What about methane?

The focus on greenhouse gasses is typically on CO2, but we shouldn’t forget about methane. From the NOAA article Increase in atmospheric methane set another record in 2021 – Carbon dioxide levels also record a big jump (4/7/2022):

For the second year in a row, NOAA scientists observed a record annual increase in atmospheric levels of methane, a powerful, heat-trapping greenhouse gas that’s the second biggest contributor to human-caused global warming after carbon dioxide.

NOAA’s preliminary analysis showed the annual increase in atmospheric methane during 2021 was 17 parts per billion (ppb), the largest annual increase recorded since systematic measurements began in 1983. The increase during 2020 was 15.3 ppb. Atmospheric methane levels averaged 1,895.7 ppb during 2021, or around 162% greater than pre-industrial levels. From NOAA’s observations, scientists estimate global methane emissions in 2021 are 15% higher than the 1984-2006 period.

Methane data links are at the bottom of this Global Monitoring Laboratory page. There is also a methane project on the Calculus Projects page.


Who has the best image of the sun?

The European Space Agency post Zooming into the Sun with Solar Orbiter (3/24/2022) says:

One of the images, taken by the Extreme Ultraviolet Imager (EUI) is the highest resolution image of the Sun’s full disc and outer atmosphere, the corona, ever taken.

In total, the final image contains more than 83 million pixels in a 9148 x 9112 pixel grid. For comparison, this image has a resolution that is ten times better than what a 4K TV screen can display.

Ok, no data here and I don’t have any ideas on how to connect this to a math class, but if you go to the article you will be treated with a zoomable image of the sun (way more detail than the one copied here). I’m posting this because it is so cool. The article itself provides some tips on what to look at:

At the 2 o’clock (near the image of the Earth for scale) and 8 o’clock positions on the edges of the Sun, dark filaments can be seen projecting away from the surface. These ‘prominences’ are prone to erupt, throwing huge quantities of coronal gas into space and creating ‘space weather’ storms.



How may Arctic precipitation change?

Changes in total precipitation (TP) (red, orange), snowfall (snow) (blue, light blue) and rainfall (rain) (green, light green) in CMIP6 and CMIP5 are shown relative to the 1981–2009 climatological mean for a December–February (DJF), b March–May (MAM), c June–August (JJA) and d September–November (SON). The light blue vertical dashed line denotes when the historical period for CMIP5 ends and the light purple vertical dashed line denotes when the historical period of CMIP6 ends and thereafter the RCP8.5 and SSP5–8.5 climate scenarios for CMIP5 and CMIP6 are used. The shading around each line highlights the spread based upon the lower 5th and 95th percentiles among the model members. The violin plots represent the model spread from 2090 to 2100 for each total precipitation (TP), snowfall (snow) and rainfall (rain) with the dashed black lines representing the 25th and 75th percentiles, and the black vertical line representing the mean of all models.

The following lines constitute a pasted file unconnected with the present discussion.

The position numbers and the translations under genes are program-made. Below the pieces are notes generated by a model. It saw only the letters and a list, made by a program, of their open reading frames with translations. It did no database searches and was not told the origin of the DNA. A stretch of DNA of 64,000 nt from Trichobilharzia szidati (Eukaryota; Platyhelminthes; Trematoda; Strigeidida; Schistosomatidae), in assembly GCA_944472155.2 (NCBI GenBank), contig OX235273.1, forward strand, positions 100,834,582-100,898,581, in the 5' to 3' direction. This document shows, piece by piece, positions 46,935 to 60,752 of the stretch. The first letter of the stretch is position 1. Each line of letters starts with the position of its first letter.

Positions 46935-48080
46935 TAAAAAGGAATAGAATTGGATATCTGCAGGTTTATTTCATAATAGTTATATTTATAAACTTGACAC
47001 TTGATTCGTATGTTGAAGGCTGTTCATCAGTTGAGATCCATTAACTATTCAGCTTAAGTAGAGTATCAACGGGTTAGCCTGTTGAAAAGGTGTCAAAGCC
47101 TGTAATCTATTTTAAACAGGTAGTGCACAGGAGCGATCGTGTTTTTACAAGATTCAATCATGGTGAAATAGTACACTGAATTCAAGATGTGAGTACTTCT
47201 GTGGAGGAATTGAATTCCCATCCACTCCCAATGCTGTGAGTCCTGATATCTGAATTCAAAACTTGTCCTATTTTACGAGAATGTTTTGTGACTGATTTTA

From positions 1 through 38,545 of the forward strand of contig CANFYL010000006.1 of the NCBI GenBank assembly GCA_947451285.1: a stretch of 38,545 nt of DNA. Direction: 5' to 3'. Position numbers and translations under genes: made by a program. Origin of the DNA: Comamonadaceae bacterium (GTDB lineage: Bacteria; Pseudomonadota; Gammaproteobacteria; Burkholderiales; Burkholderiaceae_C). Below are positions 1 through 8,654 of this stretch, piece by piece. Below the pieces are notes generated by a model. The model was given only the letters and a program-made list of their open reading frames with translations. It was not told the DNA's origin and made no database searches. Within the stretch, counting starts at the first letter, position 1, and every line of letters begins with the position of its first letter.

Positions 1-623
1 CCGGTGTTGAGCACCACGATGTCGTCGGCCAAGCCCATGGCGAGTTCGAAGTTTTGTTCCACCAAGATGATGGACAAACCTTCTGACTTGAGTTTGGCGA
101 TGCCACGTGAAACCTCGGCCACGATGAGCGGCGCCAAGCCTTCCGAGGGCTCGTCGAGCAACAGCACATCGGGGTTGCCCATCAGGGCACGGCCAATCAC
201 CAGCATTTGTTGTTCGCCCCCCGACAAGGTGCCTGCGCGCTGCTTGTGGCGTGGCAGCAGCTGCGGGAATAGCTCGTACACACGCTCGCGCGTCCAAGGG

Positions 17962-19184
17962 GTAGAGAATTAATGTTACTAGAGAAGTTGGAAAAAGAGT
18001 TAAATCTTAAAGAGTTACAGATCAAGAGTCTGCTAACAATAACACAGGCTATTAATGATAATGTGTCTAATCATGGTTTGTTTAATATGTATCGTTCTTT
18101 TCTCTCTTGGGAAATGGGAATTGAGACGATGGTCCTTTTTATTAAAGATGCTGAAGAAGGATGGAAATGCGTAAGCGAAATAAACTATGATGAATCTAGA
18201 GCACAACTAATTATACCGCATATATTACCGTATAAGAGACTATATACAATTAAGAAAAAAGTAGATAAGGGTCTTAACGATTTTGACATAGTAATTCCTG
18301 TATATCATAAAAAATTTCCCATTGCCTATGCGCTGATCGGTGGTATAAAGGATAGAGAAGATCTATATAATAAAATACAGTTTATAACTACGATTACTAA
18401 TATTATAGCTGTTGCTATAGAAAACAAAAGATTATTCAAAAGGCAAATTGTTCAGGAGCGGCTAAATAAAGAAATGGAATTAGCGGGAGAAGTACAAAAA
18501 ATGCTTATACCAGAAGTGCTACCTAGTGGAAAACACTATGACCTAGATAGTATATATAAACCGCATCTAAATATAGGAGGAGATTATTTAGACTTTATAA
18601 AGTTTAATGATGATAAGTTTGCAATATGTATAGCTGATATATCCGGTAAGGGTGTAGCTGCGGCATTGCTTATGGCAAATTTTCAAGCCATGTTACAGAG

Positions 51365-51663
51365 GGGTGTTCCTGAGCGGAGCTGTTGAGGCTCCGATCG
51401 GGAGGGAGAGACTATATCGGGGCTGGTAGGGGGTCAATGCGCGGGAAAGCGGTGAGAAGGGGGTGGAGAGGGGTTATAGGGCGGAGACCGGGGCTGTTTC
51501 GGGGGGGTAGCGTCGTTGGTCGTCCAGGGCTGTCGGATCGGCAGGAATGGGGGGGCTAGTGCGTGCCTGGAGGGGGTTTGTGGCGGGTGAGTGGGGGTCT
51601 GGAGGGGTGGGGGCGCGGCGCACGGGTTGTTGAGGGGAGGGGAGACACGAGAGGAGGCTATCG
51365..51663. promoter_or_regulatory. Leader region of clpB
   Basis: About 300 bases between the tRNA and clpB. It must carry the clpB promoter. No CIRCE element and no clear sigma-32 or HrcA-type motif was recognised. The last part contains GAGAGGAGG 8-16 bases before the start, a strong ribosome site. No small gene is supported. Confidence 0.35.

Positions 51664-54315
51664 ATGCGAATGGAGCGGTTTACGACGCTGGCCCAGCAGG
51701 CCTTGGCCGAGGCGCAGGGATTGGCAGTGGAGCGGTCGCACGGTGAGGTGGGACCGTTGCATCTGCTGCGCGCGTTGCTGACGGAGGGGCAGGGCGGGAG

The paper New climate models reveal faster and larger increases in Arctic precipitation than previous projected by Michelle R McCrystall, et. el (11/30/2021) in Nature Communication has some great graphs. In fact, stop reading here and study the graph along with the caption; so much inf. Of course, the results are important too. From the abstract:

The latest projections from the sixth phase of the Coupled Model Intercomparison Project (CMIP6) point to more rapid Arctic warming and sea-ice loss by the year 2100 than in previous projections, and consequently, larger and faster changes in the hydrological cycle. Arctic precipitation (rainfall) increases more rapidly in CMIP6 than in CMIP5 due to greater global warming and poleward moisture transport, greater Arctic amplification and sea-ice loss and increased sensitivity of precipitation to Arctic warming. The transition from a snow- to rain-dominated Arctic in the summer and autumn is projected to occur decades earlier and at a lower level of global warming, potentially under 1.5 °C, with profound climatic, ecosystem and socio-economic impacts.

There are other excellent graphs in this paper. If you need great graphs to talk about look here. Plus, there are links to data sources at the end. If you want a quick overview see this NSIDC summary.

Do men always earn more than women?

The Pew article, Young women are out-earning young men in several U.S. cities by Richard Fry (3/28/2022) provides the graph copied here.

Overall, about 16% of all young women who are working full time, year-round live in the 22 metros where women are at or above wage parity with men.

There are four metro areas where young women make 110% or more of what young men make: Wenatchee, WA; Morgantown WV; Barnstable Town, MA; and Gainesville, FL.